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I'm searching for a splitter for a plug that I have in my laser cutting machine. It's a Chinese model and the plug is responsible for a stepper motor (Y axis). It's a 4 pin connection.

Does anybody know the name of this plug? And also, is it splitable?

The purpose of all this is so that I can switch to a round axis (lathe) from my Y axis, without the need to dig into the power box where the plug is now located.

connector photo

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    \$\begingroup\$ Search china aviation plug. \$\endgroup\$ – Marko Buršič Sep 26 at 17:52
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    \$\begingroup\$ The China made ones are called “aviation connectors” probably copies of some expensive original from Europe or the US, maybe someone knows the history. \$\endgroup\$ – Spehro Pefhany Sep 26 at 18:19
  • \$\begingroup\$ Possibly similar connector question which mentions their use in CNC / stepper motor connections in this answer. \$\endgroup\$ – SamGibson Sep 26 at 18:23
  • \$\begingroup\$ @SamGibson Interesting. So XLR - audio- not really military/aerospace in origin. AFAIUI, China transitioned from Russian-standard military connectors to US-style D38999 circular connectors for mil-spec type applications maybe 40 years ago. \$\endgroup\$ – Spehro Pefhany Sep 26 at 19:31
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    \$\begingroup\$ @SpehroPefhany - Hi, As highlighted by PeterBennett, I'm also not convinced about the claimed XLR heritage in one of the answers. I specifically wanted to highlight the answer that I linked from Jack Creasey which has useful links and information for other readers, and seems relevant to this question. \$\endgroup\$ – SamGibson Sep 26 at 19:46
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I know those as "Aviation Connector(s)".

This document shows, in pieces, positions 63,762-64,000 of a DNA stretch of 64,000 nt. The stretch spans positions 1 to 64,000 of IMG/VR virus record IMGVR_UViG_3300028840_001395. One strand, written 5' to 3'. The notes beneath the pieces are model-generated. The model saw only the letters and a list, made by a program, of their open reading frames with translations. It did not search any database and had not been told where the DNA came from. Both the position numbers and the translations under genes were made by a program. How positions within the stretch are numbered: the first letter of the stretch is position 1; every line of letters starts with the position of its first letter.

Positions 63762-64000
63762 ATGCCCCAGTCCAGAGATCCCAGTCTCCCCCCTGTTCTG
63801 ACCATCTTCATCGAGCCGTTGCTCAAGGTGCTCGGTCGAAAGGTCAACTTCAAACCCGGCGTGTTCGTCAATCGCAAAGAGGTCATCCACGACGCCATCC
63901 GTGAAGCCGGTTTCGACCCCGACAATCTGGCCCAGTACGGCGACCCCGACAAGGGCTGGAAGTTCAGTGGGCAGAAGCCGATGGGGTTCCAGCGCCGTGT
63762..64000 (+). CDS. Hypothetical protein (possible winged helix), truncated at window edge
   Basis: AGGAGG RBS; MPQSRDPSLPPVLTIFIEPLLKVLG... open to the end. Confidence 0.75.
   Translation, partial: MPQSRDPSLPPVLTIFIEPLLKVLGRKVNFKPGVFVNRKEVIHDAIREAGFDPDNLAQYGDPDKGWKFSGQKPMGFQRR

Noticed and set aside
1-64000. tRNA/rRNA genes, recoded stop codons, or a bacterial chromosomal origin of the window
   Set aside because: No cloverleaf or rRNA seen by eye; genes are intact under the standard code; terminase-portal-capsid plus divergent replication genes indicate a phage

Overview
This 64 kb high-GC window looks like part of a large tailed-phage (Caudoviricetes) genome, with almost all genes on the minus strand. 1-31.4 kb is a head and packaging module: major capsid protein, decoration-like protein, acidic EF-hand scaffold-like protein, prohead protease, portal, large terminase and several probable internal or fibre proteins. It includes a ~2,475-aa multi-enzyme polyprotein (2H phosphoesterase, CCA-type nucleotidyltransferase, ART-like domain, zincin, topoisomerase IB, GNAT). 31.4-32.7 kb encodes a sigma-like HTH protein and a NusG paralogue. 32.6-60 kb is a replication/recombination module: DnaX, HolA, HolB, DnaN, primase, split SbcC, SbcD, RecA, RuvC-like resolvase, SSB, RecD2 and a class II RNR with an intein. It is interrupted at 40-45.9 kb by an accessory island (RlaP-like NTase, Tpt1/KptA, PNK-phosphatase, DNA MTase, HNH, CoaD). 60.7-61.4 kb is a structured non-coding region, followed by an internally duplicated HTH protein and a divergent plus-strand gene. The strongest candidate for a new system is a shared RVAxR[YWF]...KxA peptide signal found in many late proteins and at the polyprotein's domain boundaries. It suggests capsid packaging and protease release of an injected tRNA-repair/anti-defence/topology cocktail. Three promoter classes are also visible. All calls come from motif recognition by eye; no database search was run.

They seem to be called "GX series" where there's a number indicating the size of the panel opening in mm (i.e. GX16 for 16 mm, GX20 for 20 mm). You should probably measure yours before buying a mating connector.

Aviation Connector from elecbee.com

Image source: elecbee.com

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  • \$\begingroup\$ These are similar to IEC 61076-2-101 circular connectors seen in industry for fieldbuses and ethernet, etc , those come in M8/M12 however this aviation connector uses odd thread sizes, M9x1 and M13x1. I have found many results for M9 4 conductor. This is an "A" coded connector \$\endgroup\$ – crasic Sep 26 at 18:20
  • \$\begingroup\$ @crasic I've found most of these connectors labeled GX with even thread sizes. Possibly, those odd sizes are yet another kind of circular connector. One thing to notice is, since these were found on an unnamed Chinese laser cutter, they probably used the most common type available, which seems to be those GX. \$\endgroup\$ – RaphaelP Sep 26 at 18:54
  • \$\begingroup\$ The GX connector you link to is M19x1 thread, the housing dimension is used for the "GX" number \$\endgroup\$ – crasic Sep 26 at 19:08
  • \$\begingroup\$ Good catch. There seems to be some mix up between GX number and thread/housing diameter because I've found GX20 with M19 (my link), but GX16 with M16 and GX25 with M25. \$\endgroup\$ – RaphaelP Sep 26 at 19:27
  • \$\begingroup\$ Good digging, but regardless the iec m8/m12 etc are very expensive connectors compared to these. \$\endgroup\$ – crasic Sep 26 at 21:41

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